Former deputy prime minister Ahmad Zahid Hamidi, who is facing 47 charges of money-laundering, criminal breach of trust and corruption, has failed to get his impounded passport returned to travel to Mecca to perform the umrah.
The Court of Appeal’s three-member bench, led by Justice Umi Kalthum Abdul Majid, was unanimous in its dismissal of the appeal.
The other members of the bench were Justices Harminder Singh Dhaliwal and Stephen Chung.
In delivering the decision, Umi Kalthum said the court is satisfied that the Kuala Lumpur High Court made due consideration in disallowing the appellant’s application.
Zahid was appealing against the High Court’s decision on May 3 to dismiss his application for the temporary return of his impounded passport to perform the umrah.
High Court judge Collin Lawrence Sequerah held that the performance of the umrah, although highly recommended during the fasting month, was not compulsory.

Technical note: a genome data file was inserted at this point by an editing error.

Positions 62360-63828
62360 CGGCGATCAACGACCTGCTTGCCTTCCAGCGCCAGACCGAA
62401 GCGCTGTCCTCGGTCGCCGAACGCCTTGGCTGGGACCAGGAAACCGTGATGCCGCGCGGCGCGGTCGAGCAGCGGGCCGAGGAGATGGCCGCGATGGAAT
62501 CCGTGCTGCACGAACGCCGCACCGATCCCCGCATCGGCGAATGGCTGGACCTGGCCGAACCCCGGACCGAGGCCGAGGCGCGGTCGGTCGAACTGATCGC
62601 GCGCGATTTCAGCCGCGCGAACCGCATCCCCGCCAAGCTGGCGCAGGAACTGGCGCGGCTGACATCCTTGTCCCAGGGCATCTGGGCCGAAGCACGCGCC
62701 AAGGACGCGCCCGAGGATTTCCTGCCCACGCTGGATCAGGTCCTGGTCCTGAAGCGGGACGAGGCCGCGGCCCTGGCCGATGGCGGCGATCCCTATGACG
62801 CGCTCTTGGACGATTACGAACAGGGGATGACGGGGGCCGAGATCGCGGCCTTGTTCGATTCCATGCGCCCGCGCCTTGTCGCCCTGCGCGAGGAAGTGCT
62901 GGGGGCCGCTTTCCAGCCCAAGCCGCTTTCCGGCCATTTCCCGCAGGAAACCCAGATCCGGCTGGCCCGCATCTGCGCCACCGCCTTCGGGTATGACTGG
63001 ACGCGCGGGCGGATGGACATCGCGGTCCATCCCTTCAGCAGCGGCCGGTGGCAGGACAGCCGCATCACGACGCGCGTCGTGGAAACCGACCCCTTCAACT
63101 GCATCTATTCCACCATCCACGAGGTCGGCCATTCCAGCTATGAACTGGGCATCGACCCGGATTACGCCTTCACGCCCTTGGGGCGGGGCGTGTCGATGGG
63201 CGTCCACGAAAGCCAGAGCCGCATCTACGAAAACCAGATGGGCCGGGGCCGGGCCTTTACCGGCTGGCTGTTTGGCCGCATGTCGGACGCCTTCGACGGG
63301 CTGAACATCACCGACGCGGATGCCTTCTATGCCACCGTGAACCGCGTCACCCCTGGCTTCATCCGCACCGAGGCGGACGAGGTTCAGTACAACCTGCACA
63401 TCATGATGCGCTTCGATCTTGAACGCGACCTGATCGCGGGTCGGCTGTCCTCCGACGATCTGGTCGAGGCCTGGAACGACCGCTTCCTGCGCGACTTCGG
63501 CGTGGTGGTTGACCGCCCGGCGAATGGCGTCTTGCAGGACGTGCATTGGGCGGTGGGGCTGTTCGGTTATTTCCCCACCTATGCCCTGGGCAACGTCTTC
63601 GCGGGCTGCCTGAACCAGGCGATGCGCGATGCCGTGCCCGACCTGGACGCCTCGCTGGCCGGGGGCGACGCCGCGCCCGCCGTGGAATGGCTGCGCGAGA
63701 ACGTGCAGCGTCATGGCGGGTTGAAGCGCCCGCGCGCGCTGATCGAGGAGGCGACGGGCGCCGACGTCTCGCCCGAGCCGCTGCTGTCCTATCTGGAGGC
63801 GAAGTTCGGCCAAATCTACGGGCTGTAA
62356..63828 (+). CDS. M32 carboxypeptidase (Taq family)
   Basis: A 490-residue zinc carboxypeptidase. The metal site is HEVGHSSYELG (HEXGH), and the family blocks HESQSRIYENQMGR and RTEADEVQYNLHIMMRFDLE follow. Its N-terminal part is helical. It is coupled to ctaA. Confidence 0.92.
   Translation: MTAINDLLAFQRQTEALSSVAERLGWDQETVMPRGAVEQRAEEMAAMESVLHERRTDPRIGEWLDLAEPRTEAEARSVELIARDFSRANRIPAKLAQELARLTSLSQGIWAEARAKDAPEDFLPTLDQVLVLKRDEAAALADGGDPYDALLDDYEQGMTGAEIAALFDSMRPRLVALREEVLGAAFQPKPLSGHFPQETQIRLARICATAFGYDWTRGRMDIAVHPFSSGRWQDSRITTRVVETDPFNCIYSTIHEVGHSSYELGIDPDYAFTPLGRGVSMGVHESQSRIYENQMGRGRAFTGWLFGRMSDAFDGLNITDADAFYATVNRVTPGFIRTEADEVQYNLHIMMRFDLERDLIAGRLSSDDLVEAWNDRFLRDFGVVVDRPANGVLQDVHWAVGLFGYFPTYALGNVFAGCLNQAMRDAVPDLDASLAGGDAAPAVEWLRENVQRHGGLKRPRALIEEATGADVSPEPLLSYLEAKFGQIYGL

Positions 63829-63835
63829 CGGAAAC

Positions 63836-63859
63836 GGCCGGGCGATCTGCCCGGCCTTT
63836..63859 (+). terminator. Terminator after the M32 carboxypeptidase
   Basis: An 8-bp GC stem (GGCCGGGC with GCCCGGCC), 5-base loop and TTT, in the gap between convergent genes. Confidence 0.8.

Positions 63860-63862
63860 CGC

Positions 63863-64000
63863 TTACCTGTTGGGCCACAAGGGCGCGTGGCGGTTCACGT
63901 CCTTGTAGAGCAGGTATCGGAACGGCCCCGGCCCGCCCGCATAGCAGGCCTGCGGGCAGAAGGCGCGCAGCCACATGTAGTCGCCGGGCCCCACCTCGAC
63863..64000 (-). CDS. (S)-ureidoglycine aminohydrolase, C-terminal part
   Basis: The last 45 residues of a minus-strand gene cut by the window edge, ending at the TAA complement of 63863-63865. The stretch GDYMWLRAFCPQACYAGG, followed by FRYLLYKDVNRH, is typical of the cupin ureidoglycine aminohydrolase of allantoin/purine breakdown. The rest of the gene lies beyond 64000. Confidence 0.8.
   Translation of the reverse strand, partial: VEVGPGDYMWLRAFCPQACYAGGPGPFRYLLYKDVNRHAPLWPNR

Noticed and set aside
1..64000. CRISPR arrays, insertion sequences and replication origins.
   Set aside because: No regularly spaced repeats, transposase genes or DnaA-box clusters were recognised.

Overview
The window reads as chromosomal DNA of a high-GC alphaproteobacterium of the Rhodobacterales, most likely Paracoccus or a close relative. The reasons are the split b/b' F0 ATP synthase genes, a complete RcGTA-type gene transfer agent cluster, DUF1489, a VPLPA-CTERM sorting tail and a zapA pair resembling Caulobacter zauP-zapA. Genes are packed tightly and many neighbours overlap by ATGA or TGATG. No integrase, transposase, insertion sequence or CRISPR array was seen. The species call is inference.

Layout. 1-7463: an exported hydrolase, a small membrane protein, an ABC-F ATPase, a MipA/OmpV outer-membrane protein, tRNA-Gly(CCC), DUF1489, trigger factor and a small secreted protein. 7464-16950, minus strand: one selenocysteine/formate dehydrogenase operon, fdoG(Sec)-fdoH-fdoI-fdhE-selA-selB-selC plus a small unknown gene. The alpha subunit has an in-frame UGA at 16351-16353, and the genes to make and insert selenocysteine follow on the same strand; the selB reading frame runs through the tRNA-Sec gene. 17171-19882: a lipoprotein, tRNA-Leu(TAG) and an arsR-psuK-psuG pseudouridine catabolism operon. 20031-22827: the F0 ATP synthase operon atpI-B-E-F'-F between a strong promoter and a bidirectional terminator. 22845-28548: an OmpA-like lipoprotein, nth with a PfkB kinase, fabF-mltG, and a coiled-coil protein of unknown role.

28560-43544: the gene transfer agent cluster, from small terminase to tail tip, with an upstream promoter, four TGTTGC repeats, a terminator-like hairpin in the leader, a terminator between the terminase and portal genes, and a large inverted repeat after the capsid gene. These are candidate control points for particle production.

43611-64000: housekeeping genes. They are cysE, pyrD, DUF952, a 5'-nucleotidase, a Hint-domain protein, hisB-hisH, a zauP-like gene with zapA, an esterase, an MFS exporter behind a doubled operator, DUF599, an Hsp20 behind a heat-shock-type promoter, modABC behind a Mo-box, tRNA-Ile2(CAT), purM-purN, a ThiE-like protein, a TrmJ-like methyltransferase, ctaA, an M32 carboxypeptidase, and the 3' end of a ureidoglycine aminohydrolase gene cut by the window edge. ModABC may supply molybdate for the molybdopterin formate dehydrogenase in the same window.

On Oct 19 and Dec 14 last year, Zahid pleaded not guilty to 46 charges, comprising 11 CBT charges, eight corruption charges and 27 money-laundering charges involving millions of ringgit belonging to Yayasan Akalbudi.
On Feb 20 this year, he was slapped with another CBT charge involving RM260,000 belonging to Yayasan Akalbudi.
The High Court has fixed Nov 18 to 22, Dec 2 to 6 and Dec 9 to 13 for the trial.
Earlier, Zahid’s counsel Hisyam Teh submitted that the High Court judge had failed to sufficiently appreciate that the application was made in good faith, and that the appellant had given his undertaking to the court that the passport would be returned.
“The learned High Court judge also failed to sufficiently appreciate that the appellant had given his flight and accommodation details both in Madinah and in Mecca, and that though the charges are serious, this fact was not adequately balanced with the cardinal principle of the presumption of innocence."
Zahid, who was given the opportunity to address the court, said: “I intend to perform the umrah as I have vowed to do so in accordance with the teachings of Islam, I plead with the court to allow my application based on my Islamic belief.”
Deputy public prosecutor Ahmad Sazilee Abdul Khairi objected to the appeal, saying that Zahid is facing 47 serious charges.
“It is not the government’s intention to prevent one from performing their religious obligation, but the accused is facing serious charges, and hence should be stopped from leaving the country.
"It is also to prevent any violation of bail conditions,” he said.